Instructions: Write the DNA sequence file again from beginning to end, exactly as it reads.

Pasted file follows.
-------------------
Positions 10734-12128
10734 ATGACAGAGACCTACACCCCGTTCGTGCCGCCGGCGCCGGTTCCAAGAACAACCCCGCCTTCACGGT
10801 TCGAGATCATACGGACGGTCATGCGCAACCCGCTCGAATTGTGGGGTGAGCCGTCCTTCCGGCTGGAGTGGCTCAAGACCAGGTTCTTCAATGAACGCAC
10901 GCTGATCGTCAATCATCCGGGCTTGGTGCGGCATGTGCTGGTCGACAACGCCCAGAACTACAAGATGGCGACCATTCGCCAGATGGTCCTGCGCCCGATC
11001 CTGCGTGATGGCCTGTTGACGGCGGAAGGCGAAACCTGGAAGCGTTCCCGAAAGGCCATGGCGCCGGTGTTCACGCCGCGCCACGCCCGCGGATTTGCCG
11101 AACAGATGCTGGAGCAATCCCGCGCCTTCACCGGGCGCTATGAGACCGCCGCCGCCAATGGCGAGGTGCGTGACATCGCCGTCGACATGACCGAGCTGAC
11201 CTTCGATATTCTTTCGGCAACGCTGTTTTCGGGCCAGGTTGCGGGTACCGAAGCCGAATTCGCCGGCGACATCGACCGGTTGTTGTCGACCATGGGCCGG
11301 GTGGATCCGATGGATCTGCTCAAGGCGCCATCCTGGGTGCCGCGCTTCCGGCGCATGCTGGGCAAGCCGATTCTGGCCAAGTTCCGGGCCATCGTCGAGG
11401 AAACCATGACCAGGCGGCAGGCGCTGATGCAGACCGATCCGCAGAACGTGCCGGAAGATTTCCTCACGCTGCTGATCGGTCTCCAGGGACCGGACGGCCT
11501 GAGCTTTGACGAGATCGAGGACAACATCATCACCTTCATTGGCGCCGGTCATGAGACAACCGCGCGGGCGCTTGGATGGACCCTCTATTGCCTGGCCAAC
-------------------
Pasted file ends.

Positions 10734-12128
10734 ATGACAGAGACCTACACCCCGTTCGTGCCGCCGGCGCCGGTTCCAAGAACAACCCCGCCTTCACGGT
10801 TCGAGATCATACGGACGGTCATGCGCAACCCGCTCGAATTGTGGGGTGAGCCGTCCTTCCGGCTGGAGTGGCTCAAGACCAGGTTCTTCAATGAACGCAC
10901 GCTGATCGTCAATCATCCGGGCTTGGTGCGGCATGTGCTGGTCGACAACGCCCAGAACTACAAGATGGCGACCATTCGCCAGATGGTCCTGCGCCCGATC
11001 CTGCGTGATGGCCTGTTGACGGCGGAAGGCGAAACCTGGAAGCGTTCCCGAAAGGCCATGGCGCCGGTGTTCACGCCGCGCCACGCCCGCGGATTTGCCG
11101 AACAGATGCTGGAGCAATCCCGCGCCTTCACCGGGCGCTATGAGACCGCCGCCGCCAATGGCGAGGTGCGTGACATCGCCGTCGACATGACCGAGCTGAC
11201 CTTCGATATTCTTTCGGCAACGCTGTTTTCGGGCCAGGTTGCGGGTACCGAAGCCGAATTCGCCGGCGACATCGACCGGTTGTTGTCGACCATGGGCCGG
11301 GTGGATCCGATGGATCTGCTCAAGGCGCCATCCTGGGTGCCGCGCTTCCGGCGCATGCTGGGCAAGCCGATTCTGGCCAAGTTCCGGGCCATCGTCGAGG
11401 AAACCATGACCAGGCGGCAGGCGCTGATGCAGACCGATCCGCAGAACGTGCCGGAAGATTTCCTCACGCTGCTGATCGGTCTCCAGGGACCGGACGGCCT
11501 GAGCTTTGACGAGATCGAGGACAACATCATCACCTTCATTGGCGCCGGTCATGAGACAACCGCGCGGGCGCTTGGATGGACCCTCTATTGCCTGGCCAAC